Arun Jaitley’s Last Big Budget Before 2019 Polls, Eye On Taxes: 10 Points

In Budget 2018, the top priority for Prime Minister Narendra Modi’s government will be to address farmers’ issue ahead of the key state and national elections in 2019

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NEW DELHI:  Finance Minister Arun Jaitley will present the Union Budget 2018 at 11 am today, the last full-year Budget before the 2019 general elections. Before that elections are due in eight states this year and the budget is expected to focus on farmers, the rural poor and small businesses. To keep investors’ confidence, Prime Minister Narendra Modi’s government will need to be seen containing the fiscal deficit, while also increasing spending in key areas of a slowing economy.

 

Here is 10-point cheat sheet to Budget 2018:
  1. The government may tweak income tax slabs and rates in today’s budget to bring down burden on individuals, according to a survey by tax and advisory firm Ernst & Young.
  2. Arun Jaitley has already made it clear that the agriculture sector will be the top priority for the government in this year’s budget as the government attempts to address farmer distress ahead of the key state and national elections.
  3. The budget will be watched closely for the fiscal deficit target for the next year. The Economic Survey, which was tabled on Monday, called for a pause in fiscal consolidation, leading to concerns that the government could widen its fiscal deficit targets for 2018-19.
  4. Markets will be focused on how much the government widens its fiscal deficit beyond the 3 per cent of gross domestic product (GDP) projected for 2018-19. A Reuters poll showed most economists expect a 3.2 per cent deficit as the government looks to increase investments in areas like agriculture.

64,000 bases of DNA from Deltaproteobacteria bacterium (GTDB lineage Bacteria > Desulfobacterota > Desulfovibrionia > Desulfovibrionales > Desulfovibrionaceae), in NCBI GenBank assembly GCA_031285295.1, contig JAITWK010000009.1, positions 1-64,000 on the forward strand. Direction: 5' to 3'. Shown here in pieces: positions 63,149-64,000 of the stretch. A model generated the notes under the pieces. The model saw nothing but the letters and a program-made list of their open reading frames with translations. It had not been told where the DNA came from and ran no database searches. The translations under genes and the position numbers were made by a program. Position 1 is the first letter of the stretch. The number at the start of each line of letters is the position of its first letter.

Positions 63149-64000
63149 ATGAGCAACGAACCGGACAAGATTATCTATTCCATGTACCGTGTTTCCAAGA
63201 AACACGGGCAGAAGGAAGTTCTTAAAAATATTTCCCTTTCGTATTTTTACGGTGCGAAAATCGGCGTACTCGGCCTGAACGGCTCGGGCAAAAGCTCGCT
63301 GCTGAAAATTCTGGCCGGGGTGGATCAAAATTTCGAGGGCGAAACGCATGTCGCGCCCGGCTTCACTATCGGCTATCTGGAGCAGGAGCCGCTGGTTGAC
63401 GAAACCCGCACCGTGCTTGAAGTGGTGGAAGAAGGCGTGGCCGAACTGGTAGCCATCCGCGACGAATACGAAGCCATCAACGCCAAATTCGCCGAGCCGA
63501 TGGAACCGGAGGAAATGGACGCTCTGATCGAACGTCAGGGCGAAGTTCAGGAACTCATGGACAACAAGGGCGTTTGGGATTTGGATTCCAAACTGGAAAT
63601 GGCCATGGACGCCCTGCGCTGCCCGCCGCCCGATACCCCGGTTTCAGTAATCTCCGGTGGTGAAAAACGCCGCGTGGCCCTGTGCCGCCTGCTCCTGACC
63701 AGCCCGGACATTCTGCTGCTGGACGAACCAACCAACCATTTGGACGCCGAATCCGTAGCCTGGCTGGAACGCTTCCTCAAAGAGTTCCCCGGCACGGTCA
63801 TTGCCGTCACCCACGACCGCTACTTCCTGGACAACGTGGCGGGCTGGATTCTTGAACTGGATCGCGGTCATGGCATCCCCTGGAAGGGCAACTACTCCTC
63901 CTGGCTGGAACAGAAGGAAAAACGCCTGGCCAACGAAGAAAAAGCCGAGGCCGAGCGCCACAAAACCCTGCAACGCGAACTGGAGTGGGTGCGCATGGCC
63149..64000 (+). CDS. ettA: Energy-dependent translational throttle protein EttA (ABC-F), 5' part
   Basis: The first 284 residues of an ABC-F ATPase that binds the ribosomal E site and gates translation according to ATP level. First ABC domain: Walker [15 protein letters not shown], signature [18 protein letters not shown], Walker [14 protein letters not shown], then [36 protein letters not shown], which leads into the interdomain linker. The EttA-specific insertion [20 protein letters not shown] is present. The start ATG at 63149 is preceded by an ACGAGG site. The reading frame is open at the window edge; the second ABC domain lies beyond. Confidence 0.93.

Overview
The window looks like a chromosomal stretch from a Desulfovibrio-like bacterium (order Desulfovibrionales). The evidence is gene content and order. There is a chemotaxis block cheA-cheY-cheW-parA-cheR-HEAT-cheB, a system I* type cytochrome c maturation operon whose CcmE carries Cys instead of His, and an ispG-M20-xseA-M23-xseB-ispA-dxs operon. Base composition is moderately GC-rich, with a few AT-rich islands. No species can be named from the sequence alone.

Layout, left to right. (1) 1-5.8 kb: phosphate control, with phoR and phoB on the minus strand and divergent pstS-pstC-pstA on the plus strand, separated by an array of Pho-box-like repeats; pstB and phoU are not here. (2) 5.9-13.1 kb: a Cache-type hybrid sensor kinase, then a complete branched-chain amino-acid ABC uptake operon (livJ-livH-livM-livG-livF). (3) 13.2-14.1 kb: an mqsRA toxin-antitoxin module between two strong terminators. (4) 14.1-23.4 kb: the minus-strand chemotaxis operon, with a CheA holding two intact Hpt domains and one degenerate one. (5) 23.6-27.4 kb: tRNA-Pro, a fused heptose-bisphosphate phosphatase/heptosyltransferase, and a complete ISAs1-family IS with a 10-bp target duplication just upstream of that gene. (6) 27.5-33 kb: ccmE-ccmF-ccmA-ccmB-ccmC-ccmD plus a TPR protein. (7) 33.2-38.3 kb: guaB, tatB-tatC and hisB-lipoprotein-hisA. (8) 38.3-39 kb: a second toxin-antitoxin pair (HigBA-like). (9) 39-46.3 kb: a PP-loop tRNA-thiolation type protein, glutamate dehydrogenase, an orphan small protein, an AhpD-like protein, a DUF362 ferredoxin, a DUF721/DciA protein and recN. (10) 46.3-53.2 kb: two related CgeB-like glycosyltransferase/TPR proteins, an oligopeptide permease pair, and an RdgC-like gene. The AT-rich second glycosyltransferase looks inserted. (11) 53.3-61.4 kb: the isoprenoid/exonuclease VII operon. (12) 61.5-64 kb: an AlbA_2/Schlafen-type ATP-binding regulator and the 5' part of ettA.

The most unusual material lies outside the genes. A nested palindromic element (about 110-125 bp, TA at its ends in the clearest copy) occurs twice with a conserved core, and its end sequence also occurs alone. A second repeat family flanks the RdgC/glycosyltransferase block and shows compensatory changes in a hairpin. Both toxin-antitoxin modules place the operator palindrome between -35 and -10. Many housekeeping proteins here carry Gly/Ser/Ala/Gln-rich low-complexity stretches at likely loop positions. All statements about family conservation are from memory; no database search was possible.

5. A modest widening of that nature would calm investors worried that the government may slip away from its judicious spending. But a deficit above 3.2 per cent could hit shares and send bond yields up by 20-25 basis points, depending on the size of the blowout, on fears of populist policy ahead of next year’s elections.
  6. A prudent budget could also soothe the Reserve Bank of India, which holds a policy review on February 6 and 7 amid worries it could raise rates in coming months after inflation hit a 17-month high in December, well above its 4 per cent target.
  7. While investors expect some spending to support an economy that’s expected to post its weakest growth in four years, they will want to see such stimulus is well-financed. Growth was impacted by the launch of the goods and service tax last year and a shock move to ban high value currency notes in late 2016, which hit tax revenues and increased the chances of a fiscal deficit shortfall.
  8. An expected pickup in growth next fiscal year and state asset sales estimated to raise 1 trillion rupees ($15.74 billion) should boost tax revenues.
  9. The government is also expected to stay on course with its focus on building highways and modernising the railways. Mr Jaitley had allocated a record Rs. 3.96 lakh crore to infrastructure sector in last year’s Budget.
  10. Experts don’t see the possibility of a big cut in corporate tax rate for India Inc given the fiscal constraints. In his Budget speech of 2015-16, Mr Jaitley had said proposed reduction of the rate of corporate tax from 30 per cent to 25 per cent over the next four years.
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